This is a rare medieval bronze armorial seal, dating to the 15th century. It would have once belonged to a nobleman, bearing his crest and arms. Sadly the design of the seal has greatly worn in the ground, being made from copper-alloy (and gold mercurial gilded) leads to such degradation. What survives gives us a set of arms (as I read it) as "on a bend three martlets", the lack of any discernable tinctures only limits my identification, but the most likely candidate (with these arms) will be from the Brabazon family. If so, then the seal could have only belonged to a Sir John Brabazon who fell at the Battle of Bosworth in 1485 (alongside King Richard III). As such the seal should read "S. Iohanis de Brabas" in Black-letter script. The design of the helm surmounting the shield (is about the right date) with the crest of a winged bird. The seal is sadly bent to one side, indicating that it possibly saw action, as these seals never left the owner side, being used as a form of identification and authentication as credit cards are used today. Interestingly Sir John's grandson was William Brabazon (Lord Justice of Ireland) who jousted for England in Field of the Cloth of Gold. It is possible the seal was used by Sir John's son also 'John Brabazon' of Eastwell, in Leicestershire. Similar armorial seals have been recorded from Cambridge (SF-43A30C) and Northampton (IHS-0BB4C1). This fine and rare object is worthy of further research.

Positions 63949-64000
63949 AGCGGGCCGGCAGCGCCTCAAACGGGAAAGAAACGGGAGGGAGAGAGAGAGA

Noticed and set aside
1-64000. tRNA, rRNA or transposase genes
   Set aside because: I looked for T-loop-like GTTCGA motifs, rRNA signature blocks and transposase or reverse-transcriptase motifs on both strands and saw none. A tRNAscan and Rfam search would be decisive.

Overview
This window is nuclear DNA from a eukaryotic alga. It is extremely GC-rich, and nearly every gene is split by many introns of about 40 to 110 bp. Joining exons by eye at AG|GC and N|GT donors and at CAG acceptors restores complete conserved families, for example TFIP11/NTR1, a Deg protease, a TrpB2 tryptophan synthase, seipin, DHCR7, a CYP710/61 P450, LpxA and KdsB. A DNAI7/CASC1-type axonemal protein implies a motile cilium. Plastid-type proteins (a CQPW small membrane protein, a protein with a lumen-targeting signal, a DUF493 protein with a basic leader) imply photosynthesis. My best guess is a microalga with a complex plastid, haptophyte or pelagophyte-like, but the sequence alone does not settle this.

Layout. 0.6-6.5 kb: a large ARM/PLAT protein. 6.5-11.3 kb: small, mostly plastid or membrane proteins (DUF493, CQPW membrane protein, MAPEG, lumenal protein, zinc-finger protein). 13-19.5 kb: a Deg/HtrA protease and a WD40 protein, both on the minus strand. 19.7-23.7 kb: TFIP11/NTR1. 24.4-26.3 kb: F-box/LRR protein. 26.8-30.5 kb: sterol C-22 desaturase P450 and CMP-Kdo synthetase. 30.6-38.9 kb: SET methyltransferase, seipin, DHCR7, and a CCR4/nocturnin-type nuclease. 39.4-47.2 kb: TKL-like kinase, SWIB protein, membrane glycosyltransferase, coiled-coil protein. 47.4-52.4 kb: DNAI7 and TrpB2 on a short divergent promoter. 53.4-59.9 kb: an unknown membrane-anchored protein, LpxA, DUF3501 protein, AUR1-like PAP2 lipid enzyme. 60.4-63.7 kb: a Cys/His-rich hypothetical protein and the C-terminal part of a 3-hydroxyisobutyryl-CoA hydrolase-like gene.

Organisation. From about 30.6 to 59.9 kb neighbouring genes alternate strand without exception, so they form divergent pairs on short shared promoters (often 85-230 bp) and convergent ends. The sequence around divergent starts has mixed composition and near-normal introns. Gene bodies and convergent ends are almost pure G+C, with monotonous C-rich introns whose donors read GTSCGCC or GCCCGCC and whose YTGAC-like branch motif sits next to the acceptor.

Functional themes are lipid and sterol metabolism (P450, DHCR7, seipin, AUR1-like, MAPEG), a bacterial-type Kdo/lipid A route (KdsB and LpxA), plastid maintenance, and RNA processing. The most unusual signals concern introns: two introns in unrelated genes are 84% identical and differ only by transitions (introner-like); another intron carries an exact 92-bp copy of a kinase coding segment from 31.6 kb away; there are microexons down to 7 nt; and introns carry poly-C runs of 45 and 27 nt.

OBJECT: Seal Matrice
DATE: c. 15th century A.D.
SIZE: 36mm x 27mm
WEIGHT: 29.7 grams
PROVENANCE: Ex. English Private Collection
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